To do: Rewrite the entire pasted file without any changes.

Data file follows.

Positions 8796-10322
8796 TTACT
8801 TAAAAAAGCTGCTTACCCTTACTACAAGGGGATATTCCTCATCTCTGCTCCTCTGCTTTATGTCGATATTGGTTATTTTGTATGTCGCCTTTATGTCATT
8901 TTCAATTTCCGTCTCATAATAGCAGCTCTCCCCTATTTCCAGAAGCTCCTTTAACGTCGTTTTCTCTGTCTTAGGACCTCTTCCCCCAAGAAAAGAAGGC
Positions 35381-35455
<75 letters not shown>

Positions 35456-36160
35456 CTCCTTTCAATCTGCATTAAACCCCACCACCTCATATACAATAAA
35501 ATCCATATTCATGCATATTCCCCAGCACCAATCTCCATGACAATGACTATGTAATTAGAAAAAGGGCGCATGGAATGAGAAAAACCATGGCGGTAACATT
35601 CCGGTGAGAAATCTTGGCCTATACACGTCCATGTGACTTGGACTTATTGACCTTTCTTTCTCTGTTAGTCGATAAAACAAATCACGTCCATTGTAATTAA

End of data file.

Positions 8796-10322
8796 TTACT
8801 TAAAAAAGCTGCTTACCCTTACTACAAGGGGATATTCCTCATCTCTGCTCCTCTGCTTTATGTCGATATTGGTTATTTTGTATGTCGCCTTTATGTCATT
8901 TTCAATTTCCGTCTCATAATAGCAGCTCTCCCCTATTTCCAGAAGCTCCTTTAACGTCGTTTTCTCTGTCTTAGGACCTCTTCCCCCAAGAAAAGAAGGC
Positions 35381-35455
<75 letters not shown>

Positions 35456-36160
35456 CTCCTTTCAATCTGCATTAAACCCCACCACCTCATATACAATAAA
35501 ATCCATATTCATGCATATTCCCCAGCACCAATCTCCATGACAATGACTATGTAATTAGAAAAAGGGCGCATGGAATGAGAAAAACCATGGCGGTAACATT
35601 CCGGTGAGAAATCTTGGCCTATACACGTCCATGTGACTTGGACTTATTGACCTTTCTTTCTCTGTTAGTCGATAAAACAAATCACGTCCATTGTAATTAA